Landscape-gardeners established plantations/planted trees of American origin. Such are the Tulip Trees for instance. The greatest of all has a girth of 337 cm. The old giant Red Oak not far from this site is also from the New World. Its red foliage is one of the most beautiful elements of the autumn park. Similarly to the Red Oak the Pin Oak is also of American origin developing on the fresh soil. The Chinese Ginko (Ginko biloba), a popular species of Hungarian park constructions, was introduced here during the first phase of the construction. The girth of the largest specimen reaches as far as 235 cm. The light pink flowers of the three magnolia species (Magnolia pp.) are precious ornaments of this part of the garden. Due to the fashion of the era various conifers were planted during the second phase of the construction. Near the corner of the building a group ofYewtrees grows, the largest specimen towards the insides being 18 m tall with a girth of 404 cm right under the ramifications and a diameter of its foliage exceeding 32 m. Among the conifers the most conspicuous one is the Cancasian fir (Abies normanniana). Its silver green needles strikingly differ from the other evergreens. Its girth reaches 200 cm. Not far from the Tulip Treesstand the dark green columns of the Lawson Cypresses counterbalancing the vivid green dash of the Tulip Trees. A solitary Pencil Cedar can be found near here providing a refuge for the cat owlLong-eared Owl. The Szamos provides a suitable site for the development of the deciduousSwamp Cypress. The most beautiful stand of the garden is that of the Weymouth Pines. Unfortunately, owing to their age only one is able to present us with the amazing chandelier-like branches. The girth of the two biggest remnant specimens are as large as 378 and 306 cm. A group of Caucasian Wing-nuts is formed near here along with its saplings. The landscape-gardeners have planted conifers wide-spread within Hungary as well. The red bark of a solitaryScot's Pine is striking from a great distance. Its dark foliage harmoniously melts/fits into the lighter green leaves of the deciduous trees. Black Pines line up on the Northern part of the garden. Only one or two specimens represent the old hardwood forests of the Szamos. Such include the 25-metre-tall White Poplar with a girth of 520 cm or the robur with its girth exceeding 300 cm. The productive Turkish Hazel is a species of the Balkans.

As was mentioned above the stands of the ornamental shrubbery were almost totally destroyed in 1970. Unfortunately only few of them are worth mentioning today. Such include species like the Bottle-brush Buckeye or other species offering spectacular dashes of colour among the autumn shrubs such as the Common Elder with its flamming red berries or the European Spindlewith its coral red fruits. At other places the stems of the Common Pokeberry are conspicuous. In the times of our grandmothers the purple sap of its juicy fruits used to serve as a well-known dye solution for colouring food. Ivy forms vivid green carpets on areas that were cleared off the European elder during the reconstruction. The Winter Aconite appears right after the melting of the snow in early spring forming several golden yellow patches of the odorous flowers. The sizes of the patches add up to a total of 3-400 square metres which provides us with an unforgettable sight.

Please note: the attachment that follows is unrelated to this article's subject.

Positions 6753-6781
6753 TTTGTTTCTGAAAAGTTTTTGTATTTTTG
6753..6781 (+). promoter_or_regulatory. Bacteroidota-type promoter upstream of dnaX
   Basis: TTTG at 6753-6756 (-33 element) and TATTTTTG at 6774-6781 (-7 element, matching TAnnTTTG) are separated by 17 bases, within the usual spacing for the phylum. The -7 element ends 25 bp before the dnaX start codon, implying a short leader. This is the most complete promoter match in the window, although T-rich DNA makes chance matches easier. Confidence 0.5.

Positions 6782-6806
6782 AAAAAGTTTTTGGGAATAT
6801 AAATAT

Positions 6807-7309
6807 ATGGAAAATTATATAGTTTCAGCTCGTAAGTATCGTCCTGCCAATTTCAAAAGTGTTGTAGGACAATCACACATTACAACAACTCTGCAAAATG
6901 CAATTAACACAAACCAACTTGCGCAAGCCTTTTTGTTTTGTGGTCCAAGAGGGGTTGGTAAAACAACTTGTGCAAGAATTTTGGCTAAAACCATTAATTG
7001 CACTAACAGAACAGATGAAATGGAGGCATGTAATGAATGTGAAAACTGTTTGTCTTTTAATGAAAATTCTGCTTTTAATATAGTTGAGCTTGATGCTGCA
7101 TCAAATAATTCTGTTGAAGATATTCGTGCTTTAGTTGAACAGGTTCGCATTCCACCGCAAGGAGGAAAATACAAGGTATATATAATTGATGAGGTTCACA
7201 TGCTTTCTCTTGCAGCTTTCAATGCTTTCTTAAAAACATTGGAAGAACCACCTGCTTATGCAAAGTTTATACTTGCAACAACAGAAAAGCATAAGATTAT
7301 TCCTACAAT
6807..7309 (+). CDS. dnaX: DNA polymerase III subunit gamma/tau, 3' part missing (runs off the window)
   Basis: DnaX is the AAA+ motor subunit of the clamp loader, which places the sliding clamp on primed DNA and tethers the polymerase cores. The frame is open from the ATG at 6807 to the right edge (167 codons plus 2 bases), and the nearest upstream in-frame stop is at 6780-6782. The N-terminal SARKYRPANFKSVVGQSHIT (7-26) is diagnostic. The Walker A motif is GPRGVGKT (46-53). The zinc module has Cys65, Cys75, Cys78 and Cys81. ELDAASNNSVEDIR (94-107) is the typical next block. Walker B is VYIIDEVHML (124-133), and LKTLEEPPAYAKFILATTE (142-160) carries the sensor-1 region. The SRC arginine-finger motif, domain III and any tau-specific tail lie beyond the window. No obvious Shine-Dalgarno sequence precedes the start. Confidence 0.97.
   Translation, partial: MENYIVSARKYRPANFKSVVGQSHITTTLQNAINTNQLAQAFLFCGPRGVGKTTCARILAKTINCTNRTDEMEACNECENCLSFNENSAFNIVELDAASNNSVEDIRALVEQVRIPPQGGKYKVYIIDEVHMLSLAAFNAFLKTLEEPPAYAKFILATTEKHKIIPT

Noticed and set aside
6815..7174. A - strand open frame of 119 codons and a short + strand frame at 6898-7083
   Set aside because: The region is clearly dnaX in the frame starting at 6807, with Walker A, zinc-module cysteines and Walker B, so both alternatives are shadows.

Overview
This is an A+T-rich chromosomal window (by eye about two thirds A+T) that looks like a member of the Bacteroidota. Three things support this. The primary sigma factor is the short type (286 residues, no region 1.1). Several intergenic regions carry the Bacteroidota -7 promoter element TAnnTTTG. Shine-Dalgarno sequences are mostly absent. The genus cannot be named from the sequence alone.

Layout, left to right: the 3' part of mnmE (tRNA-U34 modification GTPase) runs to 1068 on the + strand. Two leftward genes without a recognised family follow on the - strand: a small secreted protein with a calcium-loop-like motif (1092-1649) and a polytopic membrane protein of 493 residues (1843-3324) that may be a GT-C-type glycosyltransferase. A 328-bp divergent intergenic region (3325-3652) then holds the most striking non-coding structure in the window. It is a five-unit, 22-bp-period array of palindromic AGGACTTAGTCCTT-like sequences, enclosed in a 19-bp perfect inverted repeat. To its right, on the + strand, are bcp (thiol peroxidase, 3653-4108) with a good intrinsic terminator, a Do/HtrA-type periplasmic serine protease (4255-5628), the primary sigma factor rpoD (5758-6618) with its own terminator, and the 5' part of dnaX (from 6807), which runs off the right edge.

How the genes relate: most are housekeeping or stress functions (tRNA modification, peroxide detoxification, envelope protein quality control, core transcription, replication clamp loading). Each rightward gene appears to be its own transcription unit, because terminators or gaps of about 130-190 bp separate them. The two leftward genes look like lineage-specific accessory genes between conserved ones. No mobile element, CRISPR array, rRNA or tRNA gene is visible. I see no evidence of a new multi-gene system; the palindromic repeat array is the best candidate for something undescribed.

The forested and shrubby biotopes have been populated by birds. Colourful flocks of song birds as well as the Lesser Spotted WoodpeckerMiddle Spotted Woodpecker and Greater Spotted Woodpecker and the Syrian Woodpecker can be found here. Moreover the Black Woodpecker is also common here. The nests of hundreds of Rooks would be seen in the foliage of the large sycamore maples but since the number of Rooks had overall decreased, they also vanished from this habitat. Their former "co-tenants", the Raven are still present here with about 30 pairs. However, the real ornithological significance of the garden is the Raven pair that has been living here for two decades. Despite the uproar of the children and the tourists they fledge 2 or 3 nestling year after year in their nest at the top of a huge Scot's Pine in the middle of the village.


Entrance fee:
Adult: 1200 HUF/Person
Reduced (6-26 years or over 65 years): 900 HUF/Person
Child (3-6 years): 300 HUF/Person
Family (2 adults and 1 or 2 children): 2500 HUF/Family


Opening times:
1. January -  31. May: closed
1. June - 31. August  9.00-17.00